I got my start in the photography world taking pictures of dinosaurs. I was a kid and, like most kids, I was fascinated by dinosaurs. Those were my first pictures; like dioramas, selling a lot through photographing them for my website. That’s how I learned a lot about photography, Photoshop, lighting, compositions, etc…
I have been a professional photographer since I was 16 years old; that’s when I started to earn money from this business, by taking photos of local bands. I’m now 21, so it’s been 5 years since I’ve been in the domain.
I never had any formal training and never went to Photography College. Everything I’ve learned has been through reading books, on the internet, taking photography workshops or trials. I am self taught; practicing, reading books and the internet, I didn’t get any training from anybody.
I like to describe it as ‘cinematic portraits’. I get a lot of inspiration from movie sets. I like to photograph more traditional subjects and subjects from different cultures but giving them a very modern feel, as they kind of pick their way through life in the 21st century. Showing that they are still living through their traditional culture, but in the modern world.
I enjoy doing commercial shoots. They take me away from my more personal stuff, so when I go back to it, it’s more relaxing and more fun. Between my personal and my commercial shoots, there is a crucial balance. I consider myself a photographer in between two worlds.
How do you prepare for a photo-shoot?
I think about what the brief is, and try to integrate creative input with the concept as much as possible, because then I’m more in control and can take photographs that I am happier with, because I am my own worst critic.
I prepare myself mentally by seeing the vision that I have in my head, and trying to apply it in actuality to the physical world with the tools that I have to hand. And I don’t stop until I’ve reached the ideal image that’s in my head.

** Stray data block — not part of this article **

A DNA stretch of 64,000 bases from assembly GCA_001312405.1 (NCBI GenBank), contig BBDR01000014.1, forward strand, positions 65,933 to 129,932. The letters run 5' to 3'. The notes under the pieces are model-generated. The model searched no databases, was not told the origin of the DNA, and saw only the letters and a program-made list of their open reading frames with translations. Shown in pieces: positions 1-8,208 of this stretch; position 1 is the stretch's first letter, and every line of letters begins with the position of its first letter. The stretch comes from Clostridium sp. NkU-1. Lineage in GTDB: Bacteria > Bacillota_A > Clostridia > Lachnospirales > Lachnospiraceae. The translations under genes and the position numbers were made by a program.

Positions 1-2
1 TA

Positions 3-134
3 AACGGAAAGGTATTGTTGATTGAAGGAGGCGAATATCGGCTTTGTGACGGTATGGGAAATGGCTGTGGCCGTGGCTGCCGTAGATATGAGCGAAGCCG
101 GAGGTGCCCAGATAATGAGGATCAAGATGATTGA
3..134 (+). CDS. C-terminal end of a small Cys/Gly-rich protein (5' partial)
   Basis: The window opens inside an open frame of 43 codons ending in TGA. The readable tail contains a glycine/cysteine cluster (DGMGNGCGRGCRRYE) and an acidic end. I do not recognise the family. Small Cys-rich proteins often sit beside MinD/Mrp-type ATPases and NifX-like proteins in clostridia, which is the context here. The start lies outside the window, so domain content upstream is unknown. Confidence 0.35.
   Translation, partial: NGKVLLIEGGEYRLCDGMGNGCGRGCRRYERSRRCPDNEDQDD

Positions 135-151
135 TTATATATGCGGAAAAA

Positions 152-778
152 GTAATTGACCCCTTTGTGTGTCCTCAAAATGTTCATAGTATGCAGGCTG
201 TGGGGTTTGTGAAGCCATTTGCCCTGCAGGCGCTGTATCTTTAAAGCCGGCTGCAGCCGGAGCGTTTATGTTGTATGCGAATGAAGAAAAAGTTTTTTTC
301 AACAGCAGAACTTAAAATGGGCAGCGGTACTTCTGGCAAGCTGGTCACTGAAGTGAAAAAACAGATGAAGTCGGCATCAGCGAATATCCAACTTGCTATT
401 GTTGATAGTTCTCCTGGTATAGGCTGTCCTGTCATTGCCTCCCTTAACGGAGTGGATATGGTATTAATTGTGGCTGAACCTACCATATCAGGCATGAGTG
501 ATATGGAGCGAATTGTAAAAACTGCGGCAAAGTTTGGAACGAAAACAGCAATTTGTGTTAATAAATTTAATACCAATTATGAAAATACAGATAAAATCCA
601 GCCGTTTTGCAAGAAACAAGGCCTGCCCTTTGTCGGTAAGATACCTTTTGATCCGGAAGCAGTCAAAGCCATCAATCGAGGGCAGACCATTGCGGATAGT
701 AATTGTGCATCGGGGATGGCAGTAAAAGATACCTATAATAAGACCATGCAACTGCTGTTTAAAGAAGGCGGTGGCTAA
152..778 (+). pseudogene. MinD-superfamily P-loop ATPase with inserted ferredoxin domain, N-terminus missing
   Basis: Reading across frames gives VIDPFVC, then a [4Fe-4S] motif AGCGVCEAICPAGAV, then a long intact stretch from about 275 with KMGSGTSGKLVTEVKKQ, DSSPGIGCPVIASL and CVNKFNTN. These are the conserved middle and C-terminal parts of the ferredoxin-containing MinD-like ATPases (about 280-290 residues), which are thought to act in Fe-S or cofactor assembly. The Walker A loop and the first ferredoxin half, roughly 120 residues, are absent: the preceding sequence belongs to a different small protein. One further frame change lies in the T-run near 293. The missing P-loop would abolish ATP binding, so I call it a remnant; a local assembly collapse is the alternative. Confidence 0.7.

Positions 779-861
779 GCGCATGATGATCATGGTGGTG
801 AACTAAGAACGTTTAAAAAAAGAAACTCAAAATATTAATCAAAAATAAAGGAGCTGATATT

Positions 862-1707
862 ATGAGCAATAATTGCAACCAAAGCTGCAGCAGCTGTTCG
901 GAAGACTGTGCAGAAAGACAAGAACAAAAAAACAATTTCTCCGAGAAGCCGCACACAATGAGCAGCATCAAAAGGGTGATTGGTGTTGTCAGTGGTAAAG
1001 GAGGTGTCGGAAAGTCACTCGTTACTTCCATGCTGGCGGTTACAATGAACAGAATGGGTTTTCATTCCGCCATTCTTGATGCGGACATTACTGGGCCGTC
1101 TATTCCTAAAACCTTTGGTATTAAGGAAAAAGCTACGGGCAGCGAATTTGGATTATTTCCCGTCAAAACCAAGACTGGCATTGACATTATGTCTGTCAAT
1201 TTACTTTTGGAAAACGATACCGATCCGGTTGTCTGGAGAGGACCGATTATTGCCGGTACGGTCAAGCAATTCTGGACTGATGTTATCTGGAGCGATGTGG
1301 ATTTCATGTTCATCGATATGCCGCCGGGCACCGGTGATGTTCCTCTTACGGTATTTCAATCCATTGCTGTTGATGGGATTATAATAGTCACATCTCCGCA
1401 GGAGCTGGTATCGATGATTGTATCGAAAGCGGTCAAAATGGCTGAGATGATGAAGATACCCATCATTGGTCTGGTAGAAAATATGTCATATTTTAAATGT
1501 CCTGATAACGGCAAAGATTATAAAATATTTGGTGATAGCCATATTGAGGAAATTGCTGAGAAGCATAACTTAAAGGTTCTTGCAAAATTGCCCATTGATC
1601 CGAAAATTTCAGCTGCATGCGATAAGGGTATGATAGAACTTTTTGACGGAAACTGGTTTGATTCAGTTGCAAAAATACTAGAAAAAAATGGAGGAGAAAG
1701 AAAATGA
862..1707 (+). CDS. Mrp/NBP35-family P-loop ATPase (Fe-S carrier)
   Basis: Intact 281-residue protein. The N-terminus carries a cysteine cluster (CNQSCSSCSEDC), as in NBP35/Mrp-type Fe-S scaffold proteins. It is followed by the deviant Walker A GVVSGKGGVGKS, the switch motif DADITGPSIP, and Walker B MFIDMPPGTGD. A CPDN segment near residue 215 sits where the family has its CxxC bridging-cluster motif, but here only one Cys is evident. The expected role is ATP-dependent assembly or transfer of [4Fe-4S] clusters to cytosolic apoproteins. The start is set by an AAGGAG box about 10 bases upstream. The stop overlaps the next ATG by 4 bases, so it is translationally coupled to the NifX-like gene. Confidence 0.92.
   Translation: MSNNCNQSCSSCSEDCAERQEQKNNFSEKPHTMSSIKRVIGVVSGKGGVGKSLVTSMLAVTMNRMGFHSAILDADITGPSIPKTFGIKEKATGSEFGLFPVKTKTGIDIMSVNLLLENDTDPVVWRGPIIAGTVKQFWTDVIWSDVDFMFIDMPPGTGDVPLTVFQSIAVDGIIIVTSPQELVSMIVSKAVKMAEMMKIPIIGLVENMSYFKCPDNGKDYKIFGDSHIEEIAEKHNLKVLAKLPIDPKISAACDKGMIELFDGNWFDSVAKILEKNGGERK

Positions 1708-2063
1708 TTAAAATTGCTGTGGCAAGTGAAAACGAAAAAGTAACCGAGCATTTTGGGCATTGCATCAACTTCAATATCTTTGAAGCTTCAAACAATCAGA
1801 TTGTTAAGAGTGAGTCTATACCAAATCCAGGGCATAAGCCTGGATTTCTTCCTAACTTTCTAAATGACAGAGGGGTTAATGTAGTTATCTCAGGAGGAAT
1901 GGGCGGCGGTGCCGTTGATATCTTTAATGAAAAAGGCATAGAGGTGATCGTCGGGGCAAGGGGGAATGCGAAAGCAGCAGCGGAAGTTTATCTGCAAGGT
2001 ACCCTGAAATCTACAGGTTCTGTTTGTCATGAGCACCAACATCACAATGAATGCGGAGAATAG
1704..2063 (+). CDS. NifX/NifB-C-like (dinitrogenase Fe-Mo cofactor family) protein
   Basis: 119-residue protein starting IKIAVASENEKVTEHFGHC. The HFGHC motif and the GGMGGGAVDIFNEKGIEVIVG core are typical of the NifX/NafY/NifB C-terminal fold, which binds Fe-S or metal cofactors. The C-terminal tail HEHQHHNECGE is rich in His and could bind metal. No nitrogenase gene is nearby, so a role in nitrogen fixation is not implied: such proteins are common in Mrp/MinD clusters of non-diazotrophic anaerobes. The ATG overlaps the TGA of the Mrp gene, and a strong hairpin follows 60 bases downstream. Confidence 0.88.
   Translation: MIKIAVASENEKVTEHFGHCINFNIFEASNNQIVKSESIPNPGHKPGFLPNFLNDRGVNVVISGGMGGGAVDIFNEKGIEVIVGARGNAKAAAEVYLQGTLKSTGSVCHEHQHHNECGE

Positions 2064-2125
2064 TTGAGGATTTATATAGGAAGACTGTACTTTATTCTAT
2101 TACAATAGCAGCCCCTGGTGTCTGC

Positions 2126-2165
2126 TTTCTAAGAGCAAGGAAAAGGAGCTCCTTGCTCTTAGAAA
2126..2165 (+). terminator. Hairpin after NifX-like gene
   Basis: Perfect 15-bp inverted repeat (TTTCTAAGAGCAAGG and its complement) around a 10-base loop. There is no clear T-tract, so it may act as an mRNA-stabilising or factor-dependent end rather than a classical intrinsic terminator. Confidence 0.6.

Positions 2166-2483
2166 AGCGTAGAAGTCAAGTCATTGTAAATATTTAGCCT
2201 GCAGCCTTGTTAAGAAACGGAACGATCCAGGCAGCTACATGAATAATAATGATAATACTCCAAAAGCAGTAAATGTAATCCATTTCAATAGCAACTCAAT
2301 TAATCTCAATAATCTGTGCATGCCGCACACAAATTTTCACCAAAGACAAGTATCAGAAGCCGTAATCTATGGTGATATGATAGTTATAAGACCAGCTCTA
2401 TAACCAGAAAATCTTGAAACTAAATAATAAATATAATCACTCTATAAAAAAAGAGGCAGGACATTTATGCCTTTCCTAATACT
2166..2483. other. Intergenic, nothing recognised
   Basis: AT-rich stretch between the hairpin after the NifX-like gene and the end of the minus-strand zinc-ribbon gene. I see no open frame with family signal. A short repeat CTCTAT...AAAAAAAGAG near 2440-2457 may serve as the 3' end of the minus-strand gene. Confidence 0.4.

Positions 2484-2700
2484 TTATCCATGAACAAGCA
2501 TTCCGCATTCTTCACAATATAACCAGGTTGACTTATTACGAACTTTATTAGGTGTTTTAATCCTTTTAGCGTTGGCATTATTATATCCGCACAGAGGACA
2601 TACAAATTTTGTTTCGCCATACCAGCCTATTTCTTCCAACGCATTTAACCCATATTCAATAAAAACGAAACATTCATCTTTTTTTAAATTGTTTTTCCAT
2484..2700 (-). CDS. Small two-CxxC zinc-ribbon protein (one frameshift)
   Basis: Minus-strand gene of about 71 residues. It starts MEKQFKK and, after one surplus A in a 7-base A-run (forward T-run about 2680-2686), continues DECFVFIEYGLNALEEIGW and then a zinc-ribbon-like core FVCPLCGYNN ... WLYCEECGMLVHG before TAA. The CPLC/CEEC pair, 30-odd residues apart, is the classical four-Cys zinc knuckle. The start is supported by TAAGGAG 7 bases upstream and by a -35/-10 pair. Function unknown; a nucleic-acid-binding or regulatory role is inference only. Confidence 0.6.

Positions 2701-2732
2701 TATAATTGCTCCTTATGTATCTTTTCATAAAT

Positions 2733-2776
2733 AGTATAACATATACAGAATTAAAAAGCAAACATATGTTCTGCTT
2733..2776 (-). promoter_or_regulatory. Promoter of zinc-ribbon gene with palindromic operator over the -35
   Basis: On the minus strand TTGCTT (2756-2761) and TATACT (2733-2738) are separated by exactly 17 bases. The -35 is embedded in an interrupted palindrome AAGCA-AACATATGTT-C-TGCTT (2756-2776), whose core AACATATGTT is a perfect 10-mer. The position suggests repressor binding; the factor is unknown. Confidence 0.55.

What distinguish a good model from ‘other’ models?
Somebody who is loose in front of the camera, I don’t shoot high fashion photography, so it’s a lot different for me. The good thing about my personal work is that my subjects are not used to seeing magazines and advertisements, so they stand the way they like, and the same thing goes for the commercial work. A fashion photographer might tell you something different, but I like it natural, dignified.
Your favorite lens:
Leaf shutter lens80 mm 2.8 versions for the phase one and 50 mm 1.2 Cannon version.
What Lighting do you use?
Profoto Lighting and broncolor
What camera do you use?
Phase one 365 Back on a Mamiya
During Sessions how many photos do you take, to get the right one:
In my personal work, 5-6 maximum, since I don’t want to make my subjects angry. So usually I do it very fast since it’s a pre-visualized situation. But for the commercial shoots, I can take a lot of test shots; maybe the client is looking for an expression different from mine; so it all depends.
Do you shoot personal work?
Yes of course.
One thing I’m often misquoted on is that I shoot my commercial work as a means to an end. But in reality I love shooting commercial stuff. And then when I’ve done too much of that, I want to do a personal shoot again. That balance is very crucial to me.
Website to share:
Twilight, Nickelodeon, History Channel, Warner Brothers, NBC, Forbes, Kawasaki and many more
I have awards but they’re not that important to me. I’ve won international photography portrait award with my Ethiopia series but I don’t really enter many contests.
Right now I am represented in a gallery called “Photo Eye” and also galleries across the USA in difference places and a gallery in Paris will be taking my work soon. A lot of different galleries show my work.
Last 4 Photoshoots:
Pawn Star - Season 3 for History Channel
Personal exhibition shoot in India (3 weeks)
Shoot for Capital Records
A word to your fans:
I have put my name to many things that people know (such as Twilight), but I am attached to many other things, and I hope that they see it all, because it all represents me.
Look at all my work; the whole spectrum of my work.
My advice to new photographers:
New photographers should experiment. When you read a book or look at photographs, try to dissect the light for yourself. When you’re looking at other people’s work, try to apply it to your own work; experiment with it, and make mistakes, because that’s how you learn.
Word for LPM:
I’ve never been to Lebanon, but I would love to come to do some personal work about Lebanese people.
To the Lebanese Photography Magazine, I say: Go for it and prosper!
Agency: Patricia Mcmahon Photography